Cajón

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Percussionist Leon Mobley playing a modified cajón; traditional cajones have the hole at the back, opposite the tapa
Sounds of a cajón in use

A cajón (Spanish: [kaˈxon]; "box", "crate" or "drawer") is a box-shaped percussion instrument originally from Peru, played by slapping the front or rear faces (generally thin plywood) with the hands, fingers, or sometimes implements such as brushes, mallets, or sticks. Cajones are primarily played in Afro-Peruvian music (specifically música criolla), but has made its way into flamenco as well. The term cajón is also applied to other box drums used in Latin American music, such as the Cuban cajón de rumba and the Mexican cajón de tapeo.

Description[edit]

Sheets of 0.5 to 0.75 inches (1.3 to 1.9 cm) thick wood are generally used for five sides of the box. A thinner sheet of plywood is nailed on as the sixth side, and acts as the striking surface or head. The striking surface of the cajón drum is commonly referred to as the tapa. A sound hole is cut on the back side. The modern cajón may have rubber feet, and has several screws at the top for adjusting percussive timbre.

Originally the instruments were only wooden boxes, but now they may have several stretched cords pressed against the top for a buzz-like effect, resembling a snare drum--guitar strings, rattles or drum snares may serve this purpose. Bells may also be installed inside near the cords.

Origins and evolution[edit]

A street musician (Heidi Joubert) playing a decorated cajón

The cajón is the most widely used Afro-Peruvian musical instrument since the late 16th century.[1] Slaves of west and central African origin in the Americas are considered to be the source of the cajón drum. Currently, the instrument is common in musical performance throughout some of the Americas, the Philippines and Spain. The cajón was developed during the periods of slavery in coastal Peru. The instrument reached a peak in popularity by 1850, and by the end of the 19th century cajón players were experimenting with the design of the instrument by bending some of the planks in the cajón's body to alter the instrument's patterns of sound vibration.[1] After slavery the cajón was spread to a much larger audience including Criollos.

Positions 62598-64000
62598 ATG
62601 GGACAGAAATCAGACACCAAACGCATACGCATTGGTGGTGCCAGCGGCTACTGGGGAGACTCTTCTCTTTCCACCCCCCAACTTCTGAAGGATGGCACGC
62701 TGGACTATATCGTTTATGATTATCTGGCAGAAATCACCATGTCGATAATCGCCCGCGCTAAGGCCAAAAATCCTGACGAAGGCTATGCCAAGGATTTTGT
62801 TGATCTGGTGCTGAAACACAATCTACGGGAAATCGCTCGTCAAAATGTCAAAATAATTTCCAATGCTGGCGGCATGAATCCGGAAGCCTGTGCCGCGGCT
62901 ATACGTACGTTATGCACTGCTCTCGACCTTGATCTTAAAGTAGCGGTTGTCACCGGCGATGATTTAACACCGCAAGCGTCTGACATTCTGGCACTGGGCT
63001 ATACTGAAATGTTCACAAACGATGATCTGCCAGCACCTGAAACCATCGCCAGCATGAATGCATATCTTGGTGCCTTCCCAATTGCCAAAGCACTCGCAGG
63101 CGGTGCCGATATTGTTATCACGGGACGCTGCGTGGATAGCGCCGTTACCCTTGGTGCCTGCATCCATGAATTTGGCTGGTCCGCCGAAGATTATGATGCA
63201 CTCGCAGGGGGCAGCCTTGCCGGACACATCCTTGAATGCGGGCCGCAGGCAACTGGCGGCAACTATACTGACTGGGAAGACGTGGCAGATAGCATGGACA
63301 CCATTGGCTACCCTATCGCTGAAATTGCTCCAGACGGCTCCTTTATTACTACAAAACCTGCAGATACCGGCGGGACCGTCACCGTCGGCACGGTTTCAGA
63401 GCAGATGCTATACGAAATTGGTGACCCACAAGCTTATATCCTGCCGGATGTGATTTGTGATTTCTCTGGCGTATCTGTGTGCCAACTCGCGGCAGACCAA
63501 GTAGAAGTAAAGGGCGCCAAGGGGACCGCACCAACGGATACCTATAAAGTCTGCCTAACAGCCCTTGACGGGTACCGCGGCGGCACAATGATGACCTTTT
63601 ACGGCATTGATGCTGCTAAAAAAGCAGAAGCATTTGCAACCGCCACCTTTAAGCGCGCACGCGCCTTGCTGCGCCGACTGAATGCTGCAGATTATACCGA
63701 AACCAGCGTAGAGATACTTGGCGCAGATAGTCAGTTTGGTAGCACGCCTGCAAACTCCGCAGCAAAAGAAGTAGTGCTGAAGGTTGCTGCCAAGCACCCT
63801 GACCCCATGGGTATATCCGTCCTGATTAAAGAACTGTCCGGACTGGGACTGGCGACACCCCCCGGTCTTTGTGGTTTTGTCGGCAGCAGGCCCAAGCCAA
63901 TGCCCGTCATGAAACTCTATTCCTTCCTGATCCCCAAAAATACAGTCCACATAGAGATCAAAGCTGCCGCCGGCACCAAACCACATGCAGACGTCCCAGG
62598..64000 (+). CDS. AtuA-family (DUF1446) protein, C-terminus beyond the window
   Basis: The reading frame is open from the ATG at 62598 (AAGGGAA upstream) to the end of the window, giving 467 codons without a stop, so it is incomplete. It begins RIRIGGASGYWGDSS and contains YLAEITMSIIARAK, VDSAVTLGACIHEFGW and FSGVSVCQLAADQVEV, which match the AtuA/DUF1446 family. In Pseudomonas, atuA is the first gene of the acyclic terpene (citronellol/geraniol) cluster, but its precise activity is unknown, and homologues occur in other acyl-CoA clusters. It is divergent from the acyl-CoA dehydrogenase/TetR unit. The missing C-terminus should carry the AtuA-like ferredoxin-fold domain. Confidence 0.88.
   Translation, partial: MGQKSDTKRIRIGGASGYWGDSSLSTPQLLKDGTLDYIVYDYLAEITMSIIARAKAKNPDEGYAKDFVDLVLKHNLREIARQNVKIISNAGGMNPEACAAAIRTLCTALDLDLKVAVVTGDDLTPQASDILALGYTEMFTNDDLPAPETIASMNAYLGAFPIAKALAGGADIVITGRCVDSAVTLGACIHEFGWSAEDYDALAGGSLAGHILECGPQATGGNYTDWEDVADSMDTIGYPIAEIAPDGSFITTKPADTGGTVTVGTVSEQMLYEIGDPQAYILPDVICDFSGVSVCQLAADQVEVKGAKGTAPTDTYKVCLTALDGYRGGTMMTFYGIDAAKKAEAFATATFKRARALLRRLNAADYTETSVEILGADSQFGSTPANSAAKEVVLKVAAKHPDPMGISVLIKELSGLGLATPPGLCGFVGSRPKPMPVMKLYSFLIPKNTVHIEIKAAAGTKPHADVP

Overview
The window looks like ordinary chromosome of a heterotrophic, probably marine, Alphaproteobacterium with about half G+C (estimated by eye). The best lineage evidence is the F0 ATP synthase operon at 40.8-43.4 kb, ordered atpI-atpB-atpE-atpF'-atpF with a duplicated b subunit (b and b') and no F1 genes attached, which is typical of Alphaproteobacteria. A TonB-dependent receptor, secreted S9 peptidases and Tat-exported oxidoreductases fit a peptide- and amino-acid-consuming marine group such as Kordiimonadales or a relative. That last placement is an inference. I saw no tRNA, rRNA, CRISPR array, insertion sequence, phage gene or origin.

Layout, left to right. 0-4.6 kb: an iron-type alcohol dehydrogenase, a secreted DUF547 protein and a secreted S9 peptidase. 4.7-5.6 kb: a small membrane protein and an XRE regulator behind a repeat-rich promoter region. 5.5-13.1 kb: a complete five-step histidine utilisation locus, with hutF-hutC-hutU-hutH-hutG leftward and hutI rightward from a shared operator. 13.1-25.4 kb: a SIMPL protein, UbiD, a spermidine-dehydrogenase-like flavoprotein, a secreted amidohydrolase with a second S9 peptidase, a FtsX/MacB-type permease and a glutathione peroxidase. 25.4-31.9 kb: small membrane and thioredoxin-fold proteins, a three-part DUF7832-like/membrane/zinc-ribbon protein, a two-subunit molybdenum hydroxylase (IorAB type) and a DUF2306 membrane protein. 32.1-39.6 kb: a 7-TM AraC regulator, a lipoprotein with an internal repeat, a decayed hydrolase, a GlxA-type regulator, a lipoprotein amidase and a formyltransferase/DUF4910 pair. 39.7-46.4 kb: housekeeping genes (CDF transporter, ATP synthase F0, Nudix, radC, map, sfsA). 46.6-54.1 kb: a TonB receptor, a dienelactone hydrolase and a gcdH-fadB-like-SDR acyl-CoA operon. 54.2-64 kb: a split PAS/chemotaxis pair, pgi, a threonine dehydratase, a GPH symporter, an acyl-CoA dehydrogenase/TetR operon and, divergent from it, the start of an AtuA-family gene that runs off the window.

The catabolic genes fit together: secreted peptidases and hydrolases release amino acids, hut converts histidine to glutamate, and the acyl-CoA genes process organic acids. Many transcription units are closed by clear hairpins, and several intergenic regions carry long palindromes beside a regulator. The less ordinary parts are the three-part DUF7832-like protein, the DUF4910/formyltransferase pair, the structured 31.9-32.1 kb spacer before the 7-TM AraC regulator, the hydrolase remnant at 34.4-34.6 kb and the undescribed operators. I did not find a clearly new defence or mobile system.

Given that the cajón comes from slave musicians in the Spanish colonial Americas, there are two complementary origin theories for the instrument. It is possible that the drum is a direct descendant of a number of boxlike musical instruments from west and central Africa, especially Angola, and the Antilles. These instruments were adapted by slaves from the Spanish shipping crates at their disposal. In port cities like Matanzas, Cuba, codfish shipping crates and small dresser drawers became similar instruments.[2] Peruvian musician and ethnomusicologist Susana Baca recounts her mother's story that the cajón originated as "the box of the people who carried fruit and worked in the ports", putting it down to play on whenever they had a moment.[3] Another theory is that slaves used boxes as musical instruments to subvert Spanish colonial bans on music in predominantly African areas, essentially disguising their instruments.[2]

While early 20th-c versions of the festejo appeared to have been performed without the cajón, especially due to the influence of Perú Negro, a musical ensemble founded in 1969, the cajón began to be more important than the guitar and, indeed, became "a new symbol of Peruvian blackness".[4]